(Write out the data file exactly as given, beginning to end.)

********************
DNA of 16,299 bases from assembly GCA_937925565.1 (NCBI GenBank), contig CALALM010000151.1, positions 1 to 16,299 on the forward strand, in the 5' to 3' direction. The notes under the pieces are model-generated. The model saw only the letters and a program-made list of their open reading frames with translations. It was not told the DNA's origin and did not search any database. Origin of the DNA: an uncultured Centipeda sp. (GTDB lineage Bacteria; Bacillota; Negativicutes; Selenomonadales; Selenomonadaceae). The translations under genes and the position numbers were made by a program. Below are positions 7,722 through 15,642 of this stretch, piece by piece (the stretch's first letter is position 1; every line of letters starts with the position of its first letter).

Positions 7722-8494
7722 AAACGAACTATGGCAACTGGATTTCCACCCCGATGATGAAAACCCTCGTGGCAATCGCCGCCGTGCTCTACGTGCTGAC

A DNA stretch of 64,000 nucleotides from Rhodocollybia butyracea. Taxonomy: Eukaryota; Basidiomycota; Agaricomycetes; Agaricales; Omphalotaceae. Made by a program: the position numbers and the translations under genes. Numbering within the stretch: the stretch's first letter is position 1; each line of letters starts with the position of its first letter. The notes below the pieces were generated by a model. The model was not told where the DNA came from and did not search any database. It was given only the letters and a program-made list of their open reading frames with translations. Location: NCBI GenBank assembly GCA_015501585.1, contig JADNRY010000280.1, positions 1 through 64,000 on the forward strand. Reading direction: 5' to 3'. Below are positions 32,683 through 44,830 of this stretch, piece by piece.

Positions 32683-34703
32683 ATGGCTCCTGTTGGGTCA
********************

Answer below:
DNA of 16,299 bases from assembly GCA_937925565.1 (NCBI GenBank), contig CALALM010000151.1, positions 1 to 16,299 on the forward strand, in the 5' to 3' direction. The notes under the pieces are model-generated. The model saw only the letters and a program-made list of their open reading frames with translations. It was not told the DNA's origin and did not search any database. Origin of the DNA: an uncultured Centipeda sp. (GTDB lineage Bacteria; Bacillota; Negativicutes; Selenomonadales; Selenomonadaceae). The translations under genes and the position numbers were made by a program. Below are positions 7,722 through 15,642 of this stretch, piece by piece (the stretch's first letter is position 1; every line of letters starts with the position of its first letter).

Positions 7722-8494
7722 AAACGAACTATGGCAACTGGATTTCCACCCCGATGATGAAAACCCTCGTGGCAATCGCCGCCGTGCTCTACGTGCTGAC

A DNA stretch of 64,000 nucleotides from Rhodocollybia butyracea. Taxonomy: Eukaryota; Basidiomycota; Agaricomycetes; Agaricales; Omphalotaceae. Made by a program: the position numbers and the translations under genes. Numbering within the stretch: the stretch's first letter is position 1; each line of letters starts with the position of its first letter. The notes below the pieces were generated by a model. The model was not told where the DNA came from and did not search any database. It was given only the letters and a program-made list of their open reading frames with translations. Location: NCBI GenBank assembly GCA_015501585.1, contig JADNRY010000280.1, positions 1 through 64,000 on the forward strand. Reading direction: 5' to 3'. Below are positions 32,683 through 44,830 of this stretch, piece by piece.

Positions 32683-34703
32683 ATGGCTCCTGTTGGGTCA